The CFTC’s Chairman Walt Lukken voiced his “outrage that these people were taking advantage of innocent consumers.”
The second case involved an explosion at a Texas City, Texas BP refinery which killed fifteen employees and injured over 170 others. BP pled guilty to a felony in Texas and will pay $50 million. The explosion violated the Clean Air Act which was enacted in 1990 after an explosion at the Union Carbide plant in Bhopal, India. The explosion killed and injured thousands.
The third case involved an oil spill of 201,000 gallons into Alaska’s Prudhoe Bay. BP pled guilty to violating the Clean Water Act and will pay $20 million. BP will also pay a $12 million fine plus $4 million to the state of Alaska, and another $4 million to the National Fish and Wildlife Foundation.
The Clean Water Act first took shape in 1972 as the Federal Water Pollution Control Act Amendments. It was amended several times, the last time in 2002.
BP issued a press release on October 24, 2007 which admitted that they company “failed to meet our own standards and the requirements of the law.” The statement included an apology by BP America Chairman and President Bob Malone.
“They represent an absolute commitment to work with the government as we continue our efforts to prevent another tragedy like Texas City, to make our Prudhoe Bay pipeline corrosion program more responsive to changing operating conditions and to ensure that our participation in the nation’s energy markets is always appropriate,” Malone said.
“Obviously, the actions that we’re responding to today reflect that there were some very serious problems within the company,” said acting Attorney General Peter Keisler.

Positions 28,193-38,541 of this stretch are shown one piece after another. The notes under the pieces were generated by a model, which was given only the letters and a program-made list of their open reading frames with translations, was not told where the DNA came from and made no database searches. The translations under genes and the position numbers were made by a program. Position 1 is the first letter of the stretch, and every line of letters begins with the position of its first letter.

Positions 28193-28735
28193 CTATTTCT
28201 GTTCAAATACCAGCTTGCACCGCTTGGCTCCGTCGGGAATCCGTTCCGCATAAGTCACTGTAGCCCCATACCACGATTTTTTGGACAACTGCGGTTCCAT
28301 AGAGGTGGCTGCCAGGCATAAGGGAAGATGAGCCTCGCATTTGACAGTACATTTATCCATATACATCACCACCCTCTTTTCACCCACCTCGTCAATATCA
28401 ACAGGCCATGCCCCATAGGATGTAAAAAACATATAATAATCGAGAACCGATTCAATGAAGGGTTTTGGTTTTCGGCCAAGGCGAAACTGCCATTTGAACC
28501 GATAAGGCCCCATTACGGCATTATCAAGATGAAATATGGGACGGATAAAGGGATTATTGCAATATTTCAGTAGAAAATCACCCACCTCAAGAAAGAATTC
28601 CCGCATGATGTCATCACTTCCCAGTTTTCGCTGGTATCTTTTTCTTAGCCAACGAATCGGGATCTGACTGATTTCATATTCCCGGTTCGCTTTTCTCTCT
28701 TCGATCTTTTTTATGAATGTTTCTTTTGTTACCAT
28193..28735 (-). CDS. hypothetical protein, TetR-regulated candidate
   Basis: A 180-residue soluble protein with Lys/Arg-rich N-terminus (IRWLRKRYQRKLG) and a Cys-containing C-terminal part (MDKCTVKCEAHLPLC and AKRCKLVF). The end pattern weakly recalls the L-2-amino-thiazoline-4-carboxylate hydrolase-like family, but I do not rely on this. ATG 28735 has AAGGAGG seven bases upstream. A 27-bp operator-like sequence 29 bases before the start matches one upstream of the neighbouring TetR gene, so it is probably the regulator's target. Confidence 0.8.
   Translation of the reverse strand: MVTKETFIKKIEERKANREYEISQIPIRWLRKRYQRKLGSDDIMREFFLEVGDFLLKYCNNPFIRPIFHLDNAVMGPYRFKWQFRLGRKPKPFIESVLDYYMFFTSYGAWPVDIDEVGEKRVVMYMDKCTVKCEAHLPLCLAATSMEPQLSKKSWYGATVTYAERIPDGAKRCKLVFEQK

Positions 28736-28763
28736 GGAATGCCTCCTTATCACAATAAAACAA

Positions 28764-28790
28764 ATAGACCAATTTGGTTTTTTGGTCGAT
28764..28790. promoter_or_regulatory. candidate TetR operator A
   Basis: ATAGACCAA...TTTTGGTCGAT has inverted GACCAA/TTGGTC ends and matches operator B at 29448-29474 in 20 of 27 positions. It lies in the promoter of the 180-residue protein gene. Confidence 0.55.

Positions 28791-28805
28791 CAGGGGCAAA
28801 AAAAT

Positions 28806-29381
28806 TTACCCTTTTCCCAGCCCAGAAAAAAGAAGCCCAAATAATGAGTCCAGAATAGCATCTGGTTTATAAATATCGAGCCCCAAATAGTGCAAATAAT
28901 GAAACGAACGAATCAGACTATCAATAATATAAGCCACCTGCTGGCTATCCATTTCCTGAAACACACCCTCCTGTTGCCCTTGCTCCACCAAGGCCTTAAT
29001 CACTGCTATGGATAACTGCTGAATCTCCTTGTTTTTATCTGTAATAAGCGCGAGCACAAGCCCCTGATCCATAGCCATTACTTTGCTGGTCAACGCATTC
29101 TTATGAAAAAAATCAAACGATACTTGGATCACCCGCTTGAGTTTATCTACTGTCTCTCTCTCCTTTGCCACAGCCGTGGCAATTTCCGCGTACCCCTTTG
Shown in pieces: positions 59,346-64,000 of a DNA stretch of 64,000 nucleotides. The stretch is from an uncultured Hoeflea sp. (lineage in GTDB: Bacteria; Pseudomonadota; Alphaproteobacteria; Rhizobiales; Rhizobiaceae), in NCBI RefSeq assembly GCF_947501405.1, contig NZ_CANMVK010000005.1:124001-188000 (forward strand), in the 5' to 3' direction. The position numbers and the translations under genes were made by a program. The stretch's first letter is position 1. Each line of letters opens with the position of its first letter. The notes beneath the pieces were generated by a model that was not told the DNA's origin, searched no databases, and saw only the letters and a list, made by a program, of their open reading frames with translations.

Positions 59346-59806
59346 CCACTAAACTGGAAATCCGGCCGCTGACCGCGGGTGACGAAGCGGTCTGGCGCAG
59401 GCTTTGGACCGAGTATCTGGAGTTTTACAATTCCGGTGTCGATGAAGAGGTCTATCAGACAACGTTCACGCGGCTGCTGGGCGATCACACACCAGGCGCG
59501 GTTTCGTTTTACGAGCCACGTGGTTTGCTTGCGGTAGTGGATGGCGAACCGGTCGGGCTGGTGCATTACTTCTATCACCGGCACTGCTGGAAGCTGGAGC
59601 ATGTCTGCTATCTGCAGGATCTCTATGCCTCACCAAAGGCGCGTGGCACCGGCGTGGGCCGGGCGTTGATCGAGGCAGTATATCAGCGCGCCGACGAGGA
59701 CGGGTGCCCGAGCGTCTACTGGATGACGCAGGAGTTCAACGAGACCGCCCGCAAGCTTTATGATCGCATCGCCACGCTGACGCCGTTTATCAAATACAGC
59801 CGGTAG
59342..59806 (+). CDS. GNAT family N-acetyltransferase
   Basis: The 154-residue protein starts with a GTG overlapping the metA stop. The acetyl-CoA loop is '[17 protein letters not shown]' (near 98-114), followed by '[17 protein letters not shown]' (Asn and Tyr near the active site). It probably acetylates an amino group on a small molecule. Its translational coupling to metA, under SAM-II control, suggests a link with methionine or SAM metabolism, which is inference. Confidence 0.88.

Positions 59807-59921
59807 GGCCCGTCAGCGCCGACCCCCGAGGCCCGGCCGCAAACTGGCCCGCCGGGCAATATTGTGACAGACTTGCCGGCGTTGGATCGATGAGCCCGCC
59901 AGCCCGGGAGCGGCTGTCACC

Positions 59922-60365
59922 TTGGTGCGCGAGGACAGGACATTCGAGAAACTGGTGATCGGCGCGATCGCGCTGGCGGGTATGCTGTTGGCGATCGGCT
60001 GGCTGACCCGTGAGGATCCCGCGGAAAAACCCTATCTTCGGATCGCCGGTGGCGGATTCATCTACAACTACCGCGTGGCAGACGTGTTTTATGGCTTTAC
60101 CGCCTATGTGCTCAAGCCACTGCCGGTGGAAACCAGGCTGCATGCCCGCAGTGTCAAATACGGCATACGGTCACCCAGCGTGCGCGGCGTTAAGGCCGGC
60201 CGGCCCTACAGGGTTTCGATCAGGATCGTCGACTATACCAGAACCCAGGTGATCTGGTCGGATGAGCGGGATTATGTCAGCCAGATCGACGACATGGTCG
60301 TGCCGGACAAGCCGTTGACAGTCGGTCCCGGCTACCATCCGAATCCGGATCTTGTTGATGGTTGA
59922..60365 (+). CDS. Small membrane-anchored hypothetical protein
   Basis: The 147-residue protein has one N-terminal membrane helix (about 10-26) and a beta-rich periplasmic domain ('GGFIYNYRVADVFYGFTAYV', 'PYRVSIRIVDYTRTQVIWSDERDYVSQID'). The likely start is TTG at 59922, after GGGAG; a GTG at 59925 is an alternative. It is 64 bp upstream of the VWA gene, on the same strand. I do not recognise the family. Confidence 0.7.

The Acting Chairman of the CFTC Walt Lukken said, “BP engaged in massive manipulation, the magnitude of this settlement reflects that the Commission will not tolerate trading abuses in our open and competitive markets.”
“This case demonstrates that criminals aren’t just found on unsafe streets … they could be in corporate board rooms or on trading desks as well,” said deputy chief postal inspector Kenneth Jones.
“BP committed serious environmental crimes in our two largest states…Today’s agreement sends a message that these types of crimes will be prosecuted,” said Environmental Protection Agency (EPA) official Granta Nakayama.
The EPA issued a press release which stated the fines against BP are the “largest criminal fine ever assessed against a corporation for Clear Air Act Violations and the first criminal prosecution of the requirement that refineries and chemical plants take steps to prevent accidental releases.”
Exxon spent billions to challenge global warming
Mother Jones magazine, in 2005, published an expose on ExxonMobil’s funding of global warming skeptics. Chris Mooney, the reporter who broke the story, spoke to journalist Amy Goodman on her Democracy Now radio show in 2005. Mooney told Goodman that a number of the organizations turning out studies debunking global warming “were actually receiving funding from ExxonMobil.” Mooney described the organizations as “think tanks and public policy groups.”
According to a 2007 report by the Union of Concerned Scientists, Exxon gave almost $16 million from 1998 to 2005 to 43 organizations.
“ExxonMobil has manufactured uncertainty about the human causes of global warming just as tobacco companies denied their product caused lung cancer,” said Alden Meyer, the Union of Concerned Scientists’ Director of Strategy & Policy. “A modest but effective investment has allowed the oil giant to fuel doubt about global warming to delay government action just as Big Tobacco did for over 40 years.”